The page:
Thanks to a new software called WorkplaceViewer from Google, I can see that 70% of your employees are on Facebook and Twitter right now. Ok, I’m kidding (...or am I?) but it is safe to assume that your employees use at least one of these social media tools professionally or personally during work...and that could be a potential problem for your company – here are some examples:
And the list goes on. There are numerous examples of security and confidential concerns and inappropriate behavior on social networks. Open social networks were originally intended for consumer use, not corporate use. Nonetheless, as adoption and dependence on these communication tools permeate the workplace and work/life mix, the use of social media is driving a legal implication. Regardless of your company type, there’s one thing that you must absolutely do - create a social media policy.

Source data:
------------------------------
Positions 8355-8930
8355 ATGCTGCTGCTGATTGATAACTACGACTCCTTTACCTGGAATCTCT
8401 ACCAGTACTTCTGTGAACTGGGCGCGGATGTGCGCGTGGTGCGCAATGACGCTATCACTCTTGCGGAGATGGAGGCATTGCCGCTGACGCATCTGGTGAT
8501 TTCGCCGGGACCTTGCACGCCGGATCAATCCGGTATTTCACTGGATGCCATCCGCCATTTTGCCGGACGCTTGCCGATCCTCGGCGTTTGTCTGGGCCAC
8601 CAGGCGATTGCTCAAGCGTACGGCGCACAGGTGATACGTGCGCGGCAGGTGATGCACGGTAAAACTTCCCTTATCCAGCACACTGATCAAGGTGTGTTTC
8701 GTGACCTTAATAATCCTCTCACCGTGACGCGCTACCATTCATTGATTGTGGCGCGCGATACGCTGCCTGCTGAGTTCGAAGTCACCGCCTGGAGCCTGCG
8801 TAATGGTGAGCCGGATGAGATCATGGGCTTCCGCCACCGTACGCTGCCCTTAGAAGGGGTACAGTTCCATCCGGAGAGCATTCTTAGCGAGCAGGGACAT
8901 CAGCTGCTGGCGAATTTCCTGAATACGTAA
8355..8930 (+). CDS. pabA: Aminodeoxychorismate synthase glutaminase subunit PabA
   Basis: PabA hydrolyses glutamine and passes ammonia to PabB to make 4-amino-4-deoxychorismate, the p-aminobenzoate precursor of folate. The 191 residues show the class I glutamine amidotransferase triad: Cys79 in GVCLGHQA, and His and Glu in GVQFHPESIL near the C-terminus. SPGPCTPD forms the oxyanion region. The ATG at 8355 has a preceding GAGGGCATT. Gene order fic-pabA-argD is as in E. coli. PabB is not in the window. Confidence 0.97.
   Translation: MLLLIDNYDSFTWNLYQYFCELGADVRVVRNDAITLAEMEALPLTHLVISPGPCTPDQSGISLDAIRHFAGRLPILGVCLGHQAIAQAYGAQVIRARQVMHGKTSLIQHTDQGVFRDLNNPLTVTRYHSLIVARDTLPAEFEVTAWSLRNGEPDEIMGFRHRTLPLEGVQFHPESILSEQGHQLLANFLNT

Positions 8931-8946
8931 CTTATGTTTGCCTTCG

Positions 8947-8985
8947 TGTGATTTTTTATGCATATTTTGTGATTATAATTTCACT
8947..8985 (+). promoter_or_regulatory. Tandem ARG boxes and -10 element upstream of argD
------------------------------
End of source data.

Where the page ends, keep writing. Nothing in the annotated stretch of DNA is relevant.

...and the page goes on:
Creating a corporate social media policy is typically confounding to most companies. And usually, the marketing team is tasked with figuring it all out which is an unproductive exercise at best. Universally, clients ask us where they start. Truth be told, there is no one best way. There are as many different approaches to developing a corporate social media policy as there are in developing a social media marketing plan. However, there are best practices to guide you. Here are the best practices to create a corporate social media policy:
The best treatment for social media backlash is prevention. Don’t fall victim to security traps and professional faux pas. Follow these best practices and create your corporate social media policy.
Having trouble getting started? Try this Corporate Social Media Policy Template [PDF] as a base and customize from there.
- Johnny Chan, CMO, eBoost Consulting
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